New Year, and a new documentary to watch: a sequel to “Triumph of the Nerds” by Robert X. Cringely, that is telling us the brief history of the Internet, from highly experimental university’s and government’s labs networks to the global telecommunication revolution. It also points out the interesting fact, that original inventors of the computer networks, like guys behind the invention of PC’s, didn’t earned much money and fame (and that fact puts the term “innovative economy” in totally different light).
Like before, this mini-series is an excellent time capsule of the 1990’s; frivolous times just before Internet bubble crash and other crises of the 21’st century…
I must confess, that for a long time in my life, I have never watched the original trilogy of “Star Wars”. And something interesting happened when I finally did it few years ago: despite the fact that it was my first screening of George Lucas’s masterpiece in my life, I had a uneasy feeling that I had already did it before, and everything related to these movies was very familiar to me. After short deliberation, I realised that I have this peculiar feeling because popular culture of today is oversaturated with shout-outs, homages and blatant ripoffs of the “Star Wars”.
It doesn’t matter, if we are talking about “South park”, “Asterix and Obelix” feature film, “Family Guy” (the worst offender, when it comes to references) and many other films and TV-series, “Robot Chicken”, some obscure C-grade kid’s movies from my country (that were tormenting whole generation of kids in the 1980’s), parodies (like Mel Brooks’s “Spaceballs”) or advertisements, what really matter is than in these cases we always see some part of original “Star Wars” to the point that we are familiar with them without actually watching them…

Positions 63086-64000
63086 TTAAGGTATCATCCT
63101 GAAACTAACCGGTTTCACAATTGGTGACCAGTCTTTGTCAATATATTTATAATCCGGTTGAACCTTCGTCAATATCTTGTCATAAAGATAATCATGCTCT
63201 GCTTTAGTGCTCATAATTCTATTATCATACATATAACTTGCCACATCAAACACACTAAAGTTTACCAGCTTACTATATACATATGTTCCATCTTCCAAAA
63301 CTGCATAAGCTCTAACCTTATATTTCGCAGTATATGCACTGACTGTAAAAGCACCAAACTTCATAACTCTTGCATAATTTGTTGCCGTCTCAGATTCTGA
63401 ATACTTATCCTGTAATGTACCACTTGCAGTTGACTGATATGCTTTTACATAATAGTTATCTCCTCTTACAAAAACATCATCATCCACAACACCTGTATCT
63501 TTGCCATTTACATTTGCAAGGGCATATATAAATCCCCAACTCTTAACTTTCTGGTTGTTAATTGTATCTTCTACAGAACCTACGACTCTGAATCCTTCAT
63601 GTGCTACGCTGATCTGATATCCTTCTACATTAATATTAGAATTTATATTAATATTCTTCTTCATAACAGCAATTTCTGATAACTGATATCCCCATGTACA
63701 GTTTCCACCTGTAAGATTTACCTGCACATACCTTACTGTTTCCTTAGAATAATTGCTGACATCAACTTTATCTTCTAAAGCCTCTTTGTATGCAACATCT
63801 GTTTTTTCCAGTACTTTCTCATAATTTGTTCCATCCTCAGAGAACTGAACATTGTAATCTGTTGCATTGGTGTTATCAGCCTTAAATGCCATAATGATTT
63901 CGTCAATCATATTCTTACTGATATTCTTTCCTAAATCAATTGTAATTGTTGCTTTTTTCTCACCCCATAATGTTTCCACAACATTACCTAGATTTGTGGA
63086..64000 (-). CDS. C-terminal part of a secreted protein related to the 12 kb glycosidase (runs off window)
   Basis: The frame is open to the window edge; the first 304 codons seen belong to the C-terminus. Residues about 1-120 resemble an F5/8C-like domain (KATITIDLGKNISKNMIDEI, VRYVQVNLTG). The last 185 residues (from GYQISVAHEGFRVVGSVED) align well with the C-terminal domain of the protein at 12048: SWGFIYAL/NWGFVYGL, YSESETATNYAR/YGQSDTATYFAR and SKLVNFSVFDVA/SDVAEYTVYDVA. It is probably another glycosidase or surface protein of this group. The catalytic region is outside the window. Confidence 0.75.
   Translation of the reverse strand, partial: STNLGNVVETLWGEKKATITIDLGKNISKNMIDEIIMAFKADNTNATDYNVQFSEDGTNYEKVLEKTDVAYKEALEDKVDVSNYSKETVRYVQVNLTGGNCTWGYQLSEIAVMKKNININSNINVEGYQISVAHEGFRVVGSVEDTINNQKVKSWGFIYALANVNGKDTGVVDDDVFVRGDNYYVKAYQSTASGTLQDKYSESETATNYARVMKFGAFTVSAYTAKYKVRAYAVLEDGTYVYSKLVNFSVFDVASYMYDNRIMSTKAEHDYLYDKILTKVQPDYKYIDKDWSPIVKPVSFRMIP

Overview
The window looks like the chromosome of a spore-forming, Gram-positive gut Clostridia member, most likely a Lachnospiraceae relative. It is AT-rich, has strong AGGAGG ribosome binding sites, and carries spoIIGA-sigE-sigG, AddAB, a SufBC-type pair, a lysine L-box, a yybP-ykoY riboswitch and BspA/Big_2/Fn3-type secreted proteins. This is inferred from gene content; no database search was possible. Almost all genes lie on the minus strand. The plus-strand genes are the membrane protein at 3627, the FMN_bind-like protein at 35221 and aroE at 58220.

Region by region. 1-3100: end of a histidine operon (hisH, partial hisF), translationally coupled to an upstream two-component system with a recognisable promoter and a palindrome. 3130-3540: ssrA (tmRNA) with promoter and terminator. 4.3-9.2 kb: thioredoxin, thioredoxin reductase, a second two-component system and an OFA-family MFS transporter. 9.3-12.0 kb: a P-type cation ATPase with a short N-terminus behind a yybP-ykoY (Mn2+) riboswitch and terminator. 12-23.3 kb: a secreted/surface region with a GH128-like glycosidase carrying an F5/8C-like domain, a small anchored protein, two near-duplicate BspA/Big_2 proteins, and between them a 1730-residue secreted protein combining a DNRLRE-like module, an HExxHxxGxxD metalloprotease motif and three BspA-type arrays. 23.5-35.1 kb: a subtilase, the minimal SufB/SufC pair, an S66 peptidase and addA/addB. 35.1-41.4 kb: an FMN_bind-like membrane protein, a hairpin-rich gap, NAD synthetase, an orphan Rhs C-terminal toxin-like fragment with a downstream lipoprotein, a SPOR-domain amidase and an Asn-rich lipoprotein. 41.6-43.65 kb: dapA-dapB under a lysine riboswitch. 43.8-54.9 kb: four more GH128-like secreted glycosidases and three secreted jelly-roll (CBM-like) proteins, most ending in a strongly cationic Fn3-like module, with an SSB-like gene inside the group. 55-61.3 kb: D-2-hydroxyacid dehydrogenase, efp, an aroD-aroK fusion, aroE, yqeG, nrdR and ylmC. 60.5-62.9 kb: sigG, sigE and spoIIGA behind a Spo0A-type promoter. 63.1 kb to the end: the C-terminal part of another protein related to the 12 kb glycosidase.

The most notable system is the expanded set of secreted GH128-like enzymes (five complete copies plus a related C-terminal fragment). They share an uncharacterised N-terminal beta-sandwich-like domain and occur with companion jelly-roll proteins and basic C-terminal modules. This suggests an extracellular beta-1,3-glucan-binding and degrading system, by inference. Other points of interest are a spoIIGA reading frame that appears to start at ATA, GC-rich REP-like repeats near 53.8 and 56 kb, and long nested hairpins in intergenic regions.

I am not safe even in the supermarket: the “Star Was”-related toys, lunch boxes, rucksacks, notepads and so on are assaulting me with familiar images of Master Yoda or Darth Vader. Personally I am fed up with this all, It feels like being in companion with a buddy, who keeps telling all the time the same jokes that are no longer funny.
As I mentioned in an earlier review of “RoboCop” from 1987, the main selling point of that film was social satire on American corporations, the economic reforms of President Reagan and the culture of yuppies.Unfortunately, the 2014 remake is watered down and lacks the black humour, over-the-top characters, grotesque advertisements and tragic news interrupted with jolly music and comedies from the bottom of the barrel ( “I buy this for a dollar!” ) on in-movie television programme.
In the nutshell, the adventures of officer Alex Murphy in “RoboCop” 1987 were a populist and satirical allegory of life of the average citizen, who is exploited by the guys in suits, and the plot has been consistently built around this, in particular the motif of revenge and regained identity.
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